David: Perfect, yeah I love that approach and we got a lot of people asking about various tools and apps and things like that. We’re gonna ask that question but I want to say it’s so important to get the mindset right, and so important to get some of the methodology in place because the tools can accelerate whatever already there, the mindset, the method. And so we definitely want to focus in on that and we’re gonna get to some of the tools here in a little bit. Believe me I can geek out on tools with the rest of them, we do so all the time at Jetpack, we look at everything else.
But what’s great about what you guys are saying is that there’s so much power in what a firm is doing and sitting down, I’m just writing a bunch of notes here, thinking how this process could work, is looking at a client file, looking at the profit margin, looking at the revenue growth, looking at different expense levers or different things that they might be looking at and then comparing that against benchmark reports. You could say, “My goodness, they have a highly profitable, or they’re actually almost half of what a typical profitable business in this area’s doing,” and then you can begin doing some investigating what is the case. That’s incredibly valuable ’cause the business owner’s not gonna dig into it that much and to both your points, we take for granted some of the knowledge we know and then using the data to lead to uncovering problems and solutions. You know Steve, when somebody comes to you and one, they have this moment where they might say, “I think I’m too young to maybe go into advisory services, or I’m gonna be perceived as too young or too inexperienced and also how do I even start that conversation,” what’s your reaction to that approach and how can somebody overcome maybe some of those obstacles?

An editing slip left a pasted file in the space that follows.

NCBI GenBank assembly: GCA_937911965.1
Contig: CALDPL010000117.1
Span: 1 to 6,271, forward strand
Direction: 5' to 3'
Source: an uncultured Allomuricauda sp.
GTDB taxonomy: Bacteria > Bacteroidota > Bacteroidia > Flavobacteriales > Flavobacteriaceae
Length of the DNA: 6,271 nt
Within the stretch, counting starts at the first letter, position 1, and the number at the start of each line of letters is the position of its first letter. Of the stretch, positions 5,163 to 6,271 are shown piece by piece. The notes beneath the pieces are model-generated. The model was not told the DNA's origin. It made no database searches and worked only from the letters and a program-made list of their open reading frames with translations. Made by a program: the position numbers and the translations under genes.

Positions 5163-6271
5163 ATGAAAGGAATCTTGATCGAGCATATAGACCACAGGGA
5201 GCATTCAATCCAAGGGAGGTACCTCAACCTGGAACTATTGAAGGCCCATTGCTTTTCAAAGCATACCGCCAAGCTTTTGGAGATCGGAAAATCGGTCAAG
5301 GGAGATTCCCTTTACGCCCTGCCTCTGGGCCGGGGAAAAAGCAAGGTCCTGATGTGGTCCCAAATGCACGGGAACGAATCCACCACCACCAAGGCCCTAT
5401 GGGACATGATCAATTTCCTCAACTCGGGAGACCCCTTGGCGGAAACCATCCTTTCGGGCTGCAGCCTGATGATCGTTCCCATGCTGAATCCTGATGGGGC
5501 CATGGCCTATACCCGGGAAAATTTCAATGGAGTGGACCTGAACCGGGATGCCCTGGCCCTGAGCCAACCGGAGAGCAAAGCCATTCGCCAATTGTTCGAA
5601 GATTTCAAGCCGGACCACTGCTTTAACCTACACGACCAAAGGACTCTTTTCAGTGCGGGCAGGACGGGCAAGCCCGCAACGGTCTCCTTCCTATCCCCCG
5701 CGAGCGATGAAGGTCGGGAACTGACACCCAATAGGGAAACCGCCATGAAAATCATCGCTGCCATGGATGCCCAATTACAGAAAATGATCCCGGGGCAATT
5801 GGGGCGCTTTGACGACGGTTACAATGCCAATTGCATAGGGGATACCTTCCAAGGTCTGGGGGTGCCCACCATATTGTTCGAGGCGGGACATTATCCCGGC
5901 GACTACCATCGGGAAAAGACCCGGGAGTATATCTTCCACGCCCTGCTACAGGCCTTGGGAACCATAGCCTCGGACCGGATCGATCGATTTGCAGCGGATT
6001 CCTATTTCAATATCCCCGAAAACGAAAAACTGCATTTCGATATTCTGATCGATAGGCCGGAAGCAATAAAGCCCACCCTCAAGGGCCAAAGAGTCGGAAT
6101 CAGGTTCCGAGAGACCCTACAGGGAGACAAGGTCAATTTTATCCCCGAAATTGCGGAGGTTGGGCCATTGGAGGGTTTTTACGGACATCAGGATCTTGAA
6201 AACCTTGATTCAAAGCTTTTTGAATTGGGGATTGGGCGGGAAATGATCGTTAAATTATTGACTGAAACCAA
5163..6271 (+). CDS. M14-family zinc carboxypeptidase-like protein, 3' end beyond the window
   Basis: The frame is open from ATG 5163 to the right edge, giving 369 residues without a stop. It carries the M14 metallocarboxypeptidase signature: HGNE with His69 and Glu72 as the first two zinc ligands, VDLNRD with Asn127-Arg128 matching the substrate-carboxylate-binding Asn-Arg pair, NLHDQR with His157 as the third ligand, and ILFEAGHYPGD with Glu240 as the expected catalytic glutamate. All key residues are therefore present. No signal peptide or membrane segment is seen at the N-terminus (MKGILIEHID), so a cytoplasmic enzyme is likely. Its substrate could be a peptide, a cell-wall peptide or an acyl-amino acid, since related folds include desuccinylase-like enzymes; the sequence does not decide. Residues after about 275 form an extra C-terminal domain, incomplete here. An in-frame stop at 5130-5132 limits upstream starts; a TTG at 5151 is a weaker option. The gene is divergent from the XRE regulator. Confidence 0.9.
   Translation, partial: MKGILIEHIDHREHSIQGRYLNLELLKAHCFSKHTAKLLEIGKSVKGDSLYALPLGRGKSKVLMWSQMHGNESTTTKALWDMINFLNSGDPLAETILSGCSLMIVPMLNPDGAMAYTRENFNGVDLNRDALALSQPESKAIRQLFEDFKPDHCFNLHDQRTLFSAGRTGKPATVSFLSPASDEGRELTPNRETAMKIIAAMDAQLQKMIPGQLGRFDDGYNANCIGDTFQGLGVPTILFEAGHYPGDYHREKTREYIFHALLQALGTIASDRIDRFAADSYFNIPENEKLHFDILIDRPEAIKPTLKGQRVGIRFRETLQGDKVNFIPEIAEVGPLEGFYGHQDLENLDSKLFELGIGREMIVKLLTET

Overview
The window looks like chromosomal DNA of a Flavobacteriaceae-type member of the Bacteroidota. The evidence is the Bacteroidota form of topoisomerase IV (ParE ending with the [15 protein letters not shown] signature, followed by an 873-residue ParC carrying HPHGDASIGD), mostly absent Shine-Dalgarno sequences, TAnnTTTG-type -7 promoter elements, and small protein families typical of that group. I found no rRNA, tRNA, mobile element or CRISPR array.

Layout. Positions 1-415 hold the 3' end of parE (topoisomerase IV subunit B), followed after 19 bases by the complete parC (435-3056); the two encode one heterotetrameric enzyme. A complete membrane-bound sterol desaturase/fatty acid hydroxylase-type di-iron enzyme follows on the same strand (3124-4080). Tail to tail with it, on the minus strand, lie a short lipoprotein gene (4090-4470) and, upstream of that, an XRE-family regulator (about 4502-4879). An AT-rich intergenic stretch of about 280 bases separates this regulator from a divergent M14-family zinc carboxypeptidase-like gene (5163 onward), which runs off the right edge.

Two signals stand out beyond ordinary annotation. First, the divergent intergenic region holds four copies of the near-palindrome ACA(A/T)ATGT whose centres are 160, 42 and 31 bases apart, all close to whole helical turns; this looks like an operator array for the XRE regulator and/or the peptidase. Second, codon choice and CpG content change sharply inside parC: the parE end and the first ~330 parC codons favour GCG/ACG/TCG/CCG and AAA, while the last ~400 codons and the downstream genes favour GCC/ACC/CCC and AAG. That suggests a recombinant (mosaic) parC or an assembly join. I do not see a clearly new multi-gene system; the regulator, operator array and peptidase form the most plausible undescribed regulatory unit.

Steve: Angie was absolutely spot on with everything that she said in her answer to this question and it’s really interesting. We have 22 year old twins and on Friday the twins will be sending to the printer their first ever business book and it’s 220 pages long and it’s got some awesome reviews already. It’s called Better Business, Better Life, Better World. I’m not trying to sell it, it’s not gonna probably be even available in the States. But the point is if 200 new graduates can write a business book, there’s a lesson in there for each of us. In fact, when I started my accounting practice, and my background was that I trained with KPMG in the UK and then left them to set up my own accounting firm. Now the contrast between running a little accounting firm from a spare bedroom at home, which is what I found myself doing, and being an audit manager in one of the world’s largest accounting firms, was enormous and I didn’t want to do audit work in my new accounting firm. This is many years ago, this is when I was about, just under 30. I’m 55 now. So what I decided to do was I wrote a book. My first book is actually this one here. It’s called 101 Ways to Make More Profits. It was published over 20 years ago. I wrote that book rather than having a brochure, I wrote that book because what it would do instantly in the eyes of my prospects and my clients was establish credibility. I was still a relatively young accountant. I was certainly a brand new practitioner, I’d only been in a large firm. I was not trying to win small clients and I didn’t want to do the only thing I was actually trained for which was audits. So I sat down and wrote my first book and amazingly, back in those days, back in the 90s, you actually needed a publisher and I got a publisher, Kogan Page. It was fantastic, they translated into 14 languages and sold all around the world.